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Maryland votes 2010: What they're saying about the election

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Here's a look at what others are saying about Tuesday's midterm election results. Check back throughout the day for new links to commentary and analysis of Maryland's top races and ballot items.

• With Gov. Martin O'Malley topping his margin of victory from his first matchup with Robert L. Ehrlich four years ago, The Washington Post's Maryland Politics blog looks at where the governor picked up votes.

Early in the campaign, Ehrlich said he hoped to make inroads in Montgomery County, which is home to many Republican and independent voters despite its reputation as a Democratic bastion. Ehrlich set a goal of becoming the first GOP candidate for governor to crack 40 percent in the jurisdiction since 1994.

Returns show Ehrlich falling far short, with O'Malley outpolling him in Montgomery, 68 to 31 percent.

• The governor's dominance in populous Prince George's County and Baltimore city, where he was mayor, made swing jurisdictions like Montgomery essential to an Ehrlich win. The city residents Baltimore Brew spoke with, however, were less than enthusiastic about their votes.

Several who pulled the lever for the Democratic incumbent -- O'Malley got 54 percent of the vote to Ehrlich's 44 percent -- said they were mostly voting against his opponent and, in particular, against his opponent's television ads.

• TBD's Kevin Robillard breaks down five other reasons for O'Malley's relatively comfortable win. Among them:

Ehrlich didn't formally announce his run until March of this year. That give him only eight months to raise money, set up a statewide campaign operation and make the case against his opponent. Since Maryland's governor isn't allowed to raise money during the legislative session, Ehrlich also lost a crucial opportunity to catch up in the money game by waiting until after legislators left Annapolis to announce.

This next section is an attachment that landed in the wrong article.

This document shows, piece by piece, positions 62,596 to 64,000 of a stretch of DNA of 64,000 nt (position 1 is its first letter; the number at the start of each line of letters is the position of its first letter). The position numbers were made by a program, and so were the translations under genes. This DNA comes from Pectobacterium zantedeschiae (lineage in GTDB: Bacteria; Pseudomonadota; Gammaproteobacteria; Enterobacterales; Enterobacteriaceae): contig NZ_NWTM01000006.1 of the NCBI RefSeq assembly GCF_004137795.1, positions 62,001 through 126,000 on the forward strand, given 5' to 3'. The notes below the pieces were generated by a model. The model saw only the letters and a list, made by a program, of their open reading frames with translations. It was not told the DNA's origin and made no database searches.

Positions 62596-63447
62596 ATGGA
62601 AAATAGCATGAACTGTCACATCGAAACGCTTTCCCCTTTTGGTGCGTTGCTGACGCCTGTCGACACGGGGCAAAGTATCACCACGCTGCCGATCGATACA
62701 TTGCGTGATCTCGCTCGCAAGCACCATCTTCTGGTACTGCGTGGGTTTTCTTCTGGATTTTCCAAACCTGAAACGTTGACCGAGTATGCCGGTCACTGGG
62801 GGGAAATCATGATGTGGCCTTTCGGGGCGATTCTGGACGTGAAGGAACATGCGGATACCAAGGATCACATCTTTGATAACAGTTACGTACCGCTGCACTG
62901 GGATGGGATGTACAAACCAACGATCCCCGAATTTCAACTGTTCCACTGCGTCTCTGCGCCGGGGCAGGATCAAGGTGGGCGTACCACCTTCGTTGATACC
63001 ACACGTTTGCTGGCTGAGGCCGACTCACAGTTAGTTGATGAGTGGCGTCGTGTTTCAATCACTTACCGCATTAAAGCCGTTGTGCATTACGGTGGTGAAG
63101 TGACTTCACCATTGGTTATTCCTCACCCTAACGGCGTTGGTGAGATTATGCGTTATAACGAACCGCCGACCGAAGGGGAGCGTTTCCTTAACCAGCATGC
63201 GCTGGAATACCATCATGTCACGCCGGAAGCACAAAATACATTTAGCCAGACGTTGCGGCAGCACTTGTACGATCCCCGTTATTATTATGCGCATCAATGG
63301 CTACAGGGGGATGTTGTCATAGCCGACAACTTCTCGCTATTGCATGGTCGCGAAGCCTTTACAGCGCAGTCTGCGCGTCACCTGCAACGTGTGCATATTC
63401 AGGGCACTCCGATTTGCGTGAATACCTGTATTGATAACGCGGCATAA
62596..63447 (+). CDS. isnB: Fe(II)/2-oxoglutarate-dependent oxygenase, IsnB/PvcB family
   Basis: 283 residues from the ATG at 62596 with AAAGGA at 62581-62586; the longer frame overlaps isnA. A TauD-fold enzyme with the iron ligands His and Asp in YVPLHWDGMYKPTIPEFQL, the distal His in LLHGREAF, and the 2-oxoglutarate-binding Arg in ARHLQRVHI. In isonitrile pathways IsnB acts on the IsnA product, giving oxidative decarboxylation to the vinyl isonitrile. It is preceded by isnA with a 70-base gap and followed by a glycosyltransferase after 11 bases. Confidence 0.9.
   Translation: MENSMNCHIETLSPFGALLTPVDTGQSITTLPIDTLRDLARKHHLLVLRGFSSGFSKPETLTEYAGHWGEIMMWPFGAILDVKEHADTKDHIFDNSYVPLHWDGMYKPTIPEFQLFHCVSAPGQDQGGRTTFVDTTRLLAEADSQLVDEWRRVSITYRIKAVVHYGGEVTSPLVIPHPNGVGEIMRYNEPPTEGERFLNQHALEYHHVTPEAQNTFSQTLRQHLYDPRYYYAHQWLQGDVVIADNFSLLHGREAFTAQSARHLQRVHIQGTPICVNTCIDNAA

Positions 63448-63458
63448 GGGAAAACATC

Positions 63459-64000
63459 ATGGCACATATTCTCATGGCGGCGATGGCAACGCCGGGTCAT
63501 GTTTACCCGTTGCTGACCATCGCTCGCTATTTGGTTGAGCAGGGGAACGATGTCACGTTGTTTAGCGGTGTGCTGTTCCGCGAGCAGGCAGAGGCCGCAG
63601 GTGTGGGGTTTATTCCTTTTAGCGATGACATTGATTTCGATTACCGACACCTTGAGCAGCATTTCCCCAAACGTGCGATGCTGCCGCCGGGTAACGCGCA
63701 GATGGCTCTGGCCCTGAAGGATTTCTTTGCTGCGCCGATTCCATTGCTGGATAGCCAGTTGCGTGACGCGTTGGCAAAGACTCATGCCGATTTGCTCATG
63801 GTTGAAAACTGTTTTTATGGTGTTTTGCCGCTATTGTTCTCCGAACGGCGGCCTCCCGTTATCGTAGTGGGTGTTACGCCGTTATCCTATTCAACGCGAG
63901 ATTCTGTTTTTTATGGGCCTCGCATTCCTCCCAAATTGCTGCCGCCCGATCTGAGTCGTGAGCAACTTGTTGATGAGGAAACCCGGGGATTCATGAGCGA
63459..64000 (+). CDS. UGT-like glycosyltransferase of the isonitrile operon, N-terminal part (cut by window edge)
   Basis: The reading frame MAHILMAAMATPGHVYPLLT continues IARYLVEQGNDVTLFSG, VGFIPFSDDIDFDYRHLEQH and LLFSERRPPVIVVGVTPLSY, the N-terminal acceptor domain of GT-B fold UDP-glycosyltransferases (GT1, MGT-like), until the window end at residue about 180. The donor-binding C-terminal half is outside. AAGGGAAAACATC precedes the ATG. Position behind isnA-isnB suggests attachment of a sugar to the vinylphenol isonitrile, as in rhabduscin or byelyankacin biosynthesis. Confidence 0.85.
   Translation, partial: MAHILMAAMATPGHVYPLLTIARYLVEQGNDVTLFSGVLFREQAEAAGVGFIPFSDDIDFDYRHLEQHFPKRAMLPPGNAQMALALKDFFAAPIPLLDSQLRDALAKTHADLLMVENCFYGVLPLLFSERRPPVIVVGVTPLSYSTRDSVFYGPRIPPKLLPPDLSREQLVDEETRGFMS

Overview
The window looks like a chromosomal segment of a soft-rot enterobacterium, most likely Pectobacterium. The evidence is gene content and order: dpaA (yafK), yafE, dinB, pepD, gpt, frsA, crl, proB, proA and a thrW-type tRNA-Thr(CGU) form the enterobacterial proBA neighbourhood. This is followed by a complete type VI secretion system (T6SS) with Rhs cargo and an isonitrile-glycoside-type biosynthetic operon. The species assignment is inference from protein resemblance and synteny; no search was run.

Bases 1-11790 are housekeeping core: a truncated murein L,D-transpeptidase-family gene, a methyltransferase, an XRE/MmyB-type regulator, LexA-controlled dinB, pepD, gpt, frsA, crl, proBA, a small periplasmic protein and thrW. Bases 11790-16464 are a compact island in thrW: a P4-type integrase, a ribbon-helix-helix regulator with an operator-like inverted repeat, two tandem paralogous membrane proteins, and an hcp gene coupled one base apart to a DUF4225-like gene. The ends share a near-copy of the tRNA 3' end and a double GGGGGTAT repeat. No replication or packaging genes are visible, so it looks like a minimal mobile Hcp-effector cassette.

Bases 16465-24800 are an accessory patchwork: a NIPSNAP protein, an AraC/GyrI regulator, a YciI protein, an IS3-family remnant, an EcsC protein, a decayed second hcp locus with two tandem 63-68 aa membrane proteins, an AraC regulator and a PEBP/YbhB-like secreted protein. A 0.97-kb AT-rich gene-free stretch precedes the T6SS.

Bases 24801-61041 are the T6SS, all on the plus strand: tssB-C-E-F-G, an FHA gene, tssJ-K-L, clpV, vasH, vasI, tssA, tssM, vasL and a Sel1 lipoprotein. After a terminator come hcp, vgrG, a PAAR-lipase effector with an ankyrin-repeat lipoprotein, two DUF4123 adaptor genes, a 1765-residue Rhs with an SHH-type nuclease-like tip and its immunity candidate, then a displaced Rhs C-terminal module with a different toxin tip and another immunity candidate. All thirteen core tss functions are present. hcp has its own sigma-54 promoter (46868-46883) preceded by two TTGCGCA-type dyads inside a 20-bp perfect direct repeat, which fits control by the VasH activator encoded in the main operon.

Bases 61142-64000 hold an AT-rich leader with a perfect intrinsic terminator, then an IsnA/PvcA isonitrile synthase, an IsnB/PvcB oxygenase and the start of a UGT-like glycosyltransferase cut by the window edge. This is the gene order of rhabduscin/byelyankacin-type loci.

Red Maryland's Mark Newgent reflects on what Ehlrich's defeat means for the future of the Maryland Republican party.

The question now is, where does the Maryland Republican Party go from here? Does it continue doing the same things and expecting different results? Or will new leadership emerge and realize that we can no longer hope for the "perfect storm" to win a statewide race.

• Over at Maryland Politics Watch, David Lublin chimes in on the state bucking the national Republican, anti-incumbent trend.

Maryland is just not following the rest of the nation in this election. O'Malley won by more than four years ago. My guess is Ehrlich was not helped by having held office before and he came across as reheated leftovers rather than something new. In legislative races, Dems lost six in the House but gained two in the Senate. If you like things Democratic, stay on this side of the Potomac.

Via The Baltimore Sun on Twitter

@iamsoup Will never visit #ArundelMills again. Thanks for saving me money. Seriously? #Slots do not belong at the mall.

@bwalker97 I have no problem with slots out Arundel Mills, I would definitely go. But not smack dab in middle of the city..

@dave_gilmore Any word on whether arundel mills slots will have that star wars slots machine? I played that thing in Vegas and it ruled! #mdvotes

@cbkron Hey #MD01 way to step it up! Welcome back Dr. Andy Harris. The Old Line state got 1 thing right tonight...

@MoreRuckus Sad about Kratovil, though. He fought hard.

@ImOnTheRight Watching New Speaker Boehner on Foxnews. Great to see him get a little emotional. Love that he said its time for work not celebration.

@vdaze Let's be clear: this election was about rejecting a dysfunctional congress, NOT a rejection of Obama. Got it? #p2

@kpdavis 4 billion spent on election campaigns? We are SO broken...that might have created a couple of jobs don't you know?

[Compiled by Steve Earley]

Copyright © 2014, The Baltimore Sun
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